by Meridith Levinson

IT Salaries: Want to Earn More? Fire People

Sep 01, 2010

The CEOs who oversaw the largest layoffs at their companies during the recession earn more than their peers, new research shows.

IT workers at all levels are unhappy with their compensation, given that their workloads have exploded while their pay has stagnated or taken a nose dive, thanks to the layoffs, pay cuts and salary freezes their employers instituted during the recession.

But there’s a surefire way IT professionals with management responsibility can improve their pay: Fire people.

New research from the Institute for Policy Studies shows a direct correlation between compensation (in particular, CEO compensation) and layoffs. The CEOs who oversaw the largest layoffs at their companies during the recession earned more money in 2009—42 percent more—than their peers at S&P 500 firms.

The Institute for Policy Studies’ data demonstrates that the larger the layoffs a CEO oversees inside his company, the more money he will make. Consider the following facts from the think tank:

  • Fred Hassan, the former CEO of Schering-Plough, earned nearly $50 million in compensation in 2009, the year his company merged with Merck and 16,000 employees at those companies subsequently lost their jobs. According to the Institute for Policy Studies’ data, Hassan’s 2009 pay package could cover the average cost of those laid-off workers’ unemployment benefits for more than 10 weeks.
  • William Weldon, the CEO of Johnson & Johnson, saw his 2009 compensation hit $25.6 million, despite the fact that his company was facing a drug recall scandal and laying off 9,000 employees.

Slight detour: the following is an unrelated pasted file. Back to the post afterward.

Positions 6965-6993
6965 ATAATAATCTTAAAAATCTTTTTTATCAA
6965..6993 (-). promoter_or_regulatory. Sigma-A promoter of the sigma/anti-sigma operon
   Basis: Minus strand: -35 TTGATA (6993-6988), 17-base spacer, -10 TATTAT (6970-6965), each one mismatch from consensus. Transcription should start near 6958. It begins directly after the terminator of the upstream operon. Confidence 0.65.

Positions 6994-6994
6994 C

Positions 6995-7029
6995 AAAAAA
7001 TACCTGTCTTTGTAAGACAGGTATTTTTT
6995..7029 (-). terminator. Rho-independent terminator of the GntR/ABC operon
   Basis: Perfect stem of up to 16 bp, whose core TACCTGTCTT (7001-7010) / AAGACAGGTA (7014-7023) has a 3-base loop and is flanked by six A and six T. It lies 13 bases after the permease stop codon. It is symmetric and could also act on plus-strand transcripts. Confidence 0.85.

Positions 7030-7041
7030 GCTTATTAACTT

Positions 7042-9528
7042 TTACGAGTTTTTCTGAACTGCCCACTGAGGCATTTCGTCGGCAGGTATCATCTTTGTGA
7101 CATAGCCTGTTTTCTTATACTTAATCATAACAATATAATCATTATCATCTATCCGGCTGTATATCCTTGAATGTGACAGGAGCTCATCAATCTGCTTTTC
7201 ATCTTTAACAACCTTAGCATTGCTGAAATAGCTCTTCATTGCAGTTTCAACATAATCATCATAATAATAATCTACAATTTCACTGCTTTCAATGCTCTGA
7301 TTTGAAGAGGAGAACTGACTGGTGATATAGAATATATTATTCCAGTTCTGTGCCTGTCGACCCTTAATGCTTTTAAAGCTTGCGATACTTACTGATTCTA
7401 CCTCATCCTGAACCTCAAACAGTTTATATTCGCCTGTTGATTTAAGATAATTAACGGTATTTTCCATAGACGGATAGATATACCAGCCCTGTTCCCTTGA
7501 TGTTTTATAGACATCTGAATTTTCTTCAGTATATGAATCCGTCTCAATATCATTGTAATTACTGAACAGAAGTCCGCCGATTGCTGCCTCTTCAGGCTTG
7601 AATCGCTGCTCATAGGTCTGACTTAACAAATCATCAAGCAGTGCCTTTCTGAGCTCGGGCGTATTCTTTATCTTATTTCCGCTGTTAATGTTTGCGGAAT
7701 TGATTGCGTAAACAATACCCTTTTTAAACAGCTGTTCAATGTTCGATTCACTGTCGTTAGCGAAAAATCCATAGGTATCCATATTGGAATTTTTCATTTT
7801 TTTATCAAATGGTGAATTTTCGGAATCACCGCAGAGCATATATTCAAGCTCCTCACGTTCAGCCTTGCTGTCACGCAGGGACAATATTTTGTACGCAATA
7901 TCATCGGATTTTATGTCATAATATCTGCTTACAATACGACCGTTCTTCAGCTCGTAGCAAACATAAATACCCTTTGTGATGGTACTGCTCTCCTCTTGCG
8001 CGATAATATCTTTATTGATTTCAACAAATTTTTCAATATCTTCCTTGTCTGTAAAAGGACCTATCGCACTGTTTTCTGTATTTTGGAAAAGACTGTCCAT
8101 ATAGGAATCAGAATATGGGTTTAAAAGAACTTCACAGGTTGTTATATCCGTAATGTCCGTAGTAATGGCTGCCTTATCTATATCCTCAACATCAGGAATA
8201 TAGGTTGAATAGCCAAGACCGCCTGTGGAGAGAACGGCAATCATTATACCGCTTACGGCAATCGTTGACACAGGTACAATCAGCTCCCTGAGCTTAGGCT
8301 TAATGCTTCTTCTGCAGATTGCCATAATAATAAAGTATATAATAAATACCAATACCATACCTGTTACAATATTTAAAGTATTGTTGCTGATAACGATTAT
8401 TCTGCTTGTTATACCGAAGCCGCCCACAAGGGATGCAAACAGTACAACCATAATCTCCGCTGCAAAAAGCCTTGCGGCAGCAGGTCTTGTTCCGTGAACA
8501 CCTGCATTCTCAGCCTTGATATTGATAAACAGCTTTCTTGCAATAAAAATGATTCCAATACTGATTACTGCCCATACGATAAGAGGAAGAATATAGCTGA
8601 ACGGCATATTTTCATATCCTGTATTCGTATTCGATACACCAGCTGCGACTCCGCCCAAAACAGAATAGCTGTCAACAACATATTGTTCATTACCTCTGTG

• Mark Hurd, the embattled former CEO of HP and noted hatchet man, banked $24.2 million in compensation in 2009 while 6,400 HP workers saw their paychecks vanish after they lost their jobs.
  • The 50 CEOs who laid off the most employees during the recession earned $12 million on average in 2009, compared to the average compensation of S&P 500 CEOs, which was $8.5 million.

Judging by the Institute for Policy Studies’ data, conducting layoffs appears to be a guaranteed strategy for improving one’s personal earnings. 

In case it’s not obvious, I am being ironic in recommending to IT managers and CIOs that they lay off staff in order to boost their own paychecks. It may work for the layoff kings, but I don’t believe in ruining other people’s livelihoods in order to enrich one’s own.   

What makes the layoff-as-salary-boosting-strategy even more ironic is that companies allegedly conduct layoffs and institute pay cuts and salary freezes for staff to make or maintain their numbers when business goes down the tubes—yet CEO pay rises at the same time that the business appears to be suffering the most. 

I’ll leave you with one last data point from the Institute for Policy Studies:

• The $598 million that the top 50 layoff CEOs earned in 2009 could provide average unemployment benefits to 37,759 workers for an entire year—or nearly a month of benefits for each of the 531,363 workers their companies laid off.